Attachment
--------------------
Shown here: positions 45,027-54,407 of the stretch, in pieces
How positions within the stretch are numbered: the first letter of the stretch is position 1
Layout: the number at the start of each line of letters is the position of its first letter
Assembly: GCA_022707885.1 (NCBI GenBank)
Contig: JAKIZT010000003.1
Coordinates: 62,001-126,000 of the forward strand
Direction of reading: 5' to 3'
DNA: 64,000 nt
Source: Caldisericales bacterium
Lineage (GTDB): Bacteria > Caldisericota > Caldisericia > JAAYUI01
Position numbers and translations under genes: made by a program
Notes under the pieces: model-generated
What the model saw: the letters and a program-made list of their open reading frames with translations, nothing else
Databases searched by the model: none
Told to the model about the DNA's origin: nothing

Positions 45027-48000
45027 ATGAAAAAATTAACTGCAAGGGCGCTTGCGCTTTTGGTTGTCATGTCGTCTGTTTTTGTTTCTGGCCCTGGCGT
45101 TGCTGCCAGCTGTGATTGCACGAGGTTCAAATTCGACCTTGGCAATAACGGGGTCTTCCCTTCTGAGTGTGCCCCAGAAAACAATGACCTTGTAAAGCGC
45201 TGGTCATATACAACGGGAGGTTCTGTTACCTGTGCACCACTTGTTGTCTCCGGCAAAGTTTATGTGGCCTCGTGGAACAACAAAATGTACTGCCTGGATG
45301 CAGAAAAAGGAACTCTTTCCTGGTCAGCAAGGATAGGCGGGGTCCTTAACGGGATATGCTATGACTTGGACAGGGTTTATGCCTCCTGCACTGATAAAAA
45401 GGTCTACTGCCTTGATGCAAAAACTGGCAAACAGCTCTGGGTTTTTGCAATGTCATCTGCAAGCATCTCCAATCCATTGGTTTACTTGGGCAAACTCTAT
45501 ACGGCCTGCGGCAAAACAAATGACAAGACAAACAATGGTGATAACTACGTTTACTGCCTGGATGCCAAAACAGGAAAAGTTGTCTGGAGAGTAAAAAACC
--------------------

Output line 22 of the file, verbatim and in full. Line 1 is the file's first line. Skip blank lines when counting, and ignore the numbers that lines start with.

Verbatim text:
45501 ACGGCCTGCGGCAAAACAAATGACAAGACAAACAATGGTGATAACTACGTTTACTGCCTGGATGCCAAAACAGGAAAAGTTGTCTGGAGAGTAAAAAACC